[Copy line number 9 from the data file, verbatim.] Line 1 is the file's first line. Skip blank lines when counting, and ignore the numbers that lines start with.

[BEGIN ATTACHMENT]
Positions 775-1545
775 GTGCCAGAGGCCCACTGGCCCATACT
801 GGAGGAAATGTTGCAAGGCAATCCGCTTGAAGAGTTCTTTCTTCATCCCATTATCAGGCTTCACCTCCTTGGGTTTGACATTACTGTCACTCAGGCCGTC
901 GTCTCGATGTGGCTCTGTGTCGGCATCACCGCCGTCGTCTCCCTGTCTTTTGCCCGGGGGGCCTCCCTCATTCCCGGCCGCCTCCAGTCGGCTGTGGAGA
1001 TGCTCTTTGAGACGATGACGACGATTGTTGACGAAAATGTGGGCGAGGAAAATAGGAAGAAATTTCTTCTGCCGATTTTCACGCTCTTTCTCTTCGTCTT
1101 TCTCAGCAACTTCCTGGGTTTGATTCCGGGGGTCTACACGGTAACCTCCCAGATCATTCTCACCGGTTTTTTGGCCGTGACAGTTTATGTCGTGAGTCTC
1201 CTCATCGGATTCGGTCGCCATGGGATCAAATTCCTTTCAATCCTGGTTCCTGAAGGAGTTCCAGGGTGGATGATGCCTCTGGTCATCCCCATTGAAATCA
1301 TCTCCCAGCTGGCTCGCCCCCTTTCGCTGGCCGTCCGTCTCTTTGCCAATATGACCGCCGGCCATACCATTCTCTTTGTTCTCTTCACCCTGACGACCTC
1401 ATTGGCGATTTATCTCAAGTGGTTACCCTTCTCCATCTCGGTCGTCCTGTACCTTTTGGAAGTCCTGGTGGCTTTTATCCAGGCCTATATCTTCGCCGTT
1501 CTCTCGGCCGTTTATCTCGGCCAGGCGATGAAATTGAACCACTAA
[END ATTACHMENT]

1401 ATTGGCGATTTATCTCAAGTGGTTACCCTTCTCCATCTCGGTCGTCCTGTACCTTTTGGAAGTCCTGGTGGCTTTTATCCAGGCCTATATCTTCGCCGTT